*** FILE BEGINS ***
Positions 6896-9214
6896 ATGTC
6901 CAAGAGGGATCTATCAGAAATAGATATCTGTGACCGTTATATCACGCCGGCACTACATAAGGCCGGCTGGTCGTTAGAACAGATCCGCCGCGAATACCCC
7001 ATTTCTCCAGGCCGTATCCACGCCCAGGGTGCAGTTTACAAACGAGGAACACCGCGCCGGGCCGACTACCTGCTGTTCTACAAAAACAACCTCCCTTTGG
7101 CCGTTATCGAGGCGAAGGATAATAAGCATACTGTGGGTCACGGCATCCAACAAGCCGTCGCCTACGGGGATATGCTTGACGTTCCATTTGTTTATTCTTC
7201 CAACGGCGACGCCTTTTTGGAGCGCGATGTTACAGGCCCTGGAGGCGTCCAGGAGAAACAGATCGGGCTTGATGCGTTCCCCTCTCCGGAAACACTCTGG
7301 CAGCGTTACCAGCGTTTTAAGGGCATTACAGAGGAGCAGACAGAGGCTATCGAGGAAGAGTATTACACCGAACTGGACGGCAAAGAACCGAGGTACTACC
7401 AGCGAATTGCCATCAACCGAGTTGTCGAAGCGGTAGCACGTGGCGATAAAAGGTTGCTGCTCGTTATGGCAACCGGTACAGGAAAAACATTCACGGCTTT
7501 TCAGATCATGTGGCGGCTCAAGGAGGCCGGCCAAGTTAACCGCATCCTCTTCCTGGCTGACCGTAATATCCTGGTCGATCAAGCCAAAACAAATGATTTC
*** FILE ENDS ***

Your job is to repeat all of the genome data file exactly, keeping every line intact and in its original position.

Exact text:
Positions 6896-9214
6896 ATGTC
6901 CAAGAGGGATCTATCAGAAATAGATATCTGTGACCGTTATATCACGCCGGCACTACATAAGGCCGGCTGGTCGTTAGAACAGATCCGCCGCGAATACCCC
7001 ATTTCTCCAGGCCGTATCCACGCCCAGGGTGCAGTTTACAAACGAGGAACACCGCGCCGGGCCGACTACCTGCTGTTCTACAAAAACAACCTCCCTTTGG
7101 CCGTTATCGAGGCGAAGGATAATAAGCATACTGTGGGTCACGGCATCCAACAAGCCGTCGCCTACGGGGATATGCTTGACGTTCCATTTGTTTATTCTTC
7201 CAACGGCGACGCCTTTTTGGAGCGCGATGTTACAGGCCCTGGAGGCGTCCAGGAGAAACAGATCGGGCTTGATGCGTTCCCCTCTCCGGAAACACTCTGG
7301 CAGCGTTACCAGCGTTTTAAGGGCATTACAGAGGAGCAGACAGAGGCTATCGAGGAAGAGTATTACACCGAACTGGACGGCAAAGAACCGAGGTACTACC
7401 AGCGAATTGCCATCAACCGAGTTGTCGAAGCGGTAGCACGTGGCGATAAAAGGTTGCTGCTCGTTATGGCAACCGGTACAGGAAAAACATTCACGGCTTT
7501 TCAGATCATGTGGCGGCTCAAGGAGGCCGGCCAAGTTAACCGCATCCTCTTCCTGGCTGACCGTAATATCCTGGTCGATCAAGCCAAAACAAATGATTTC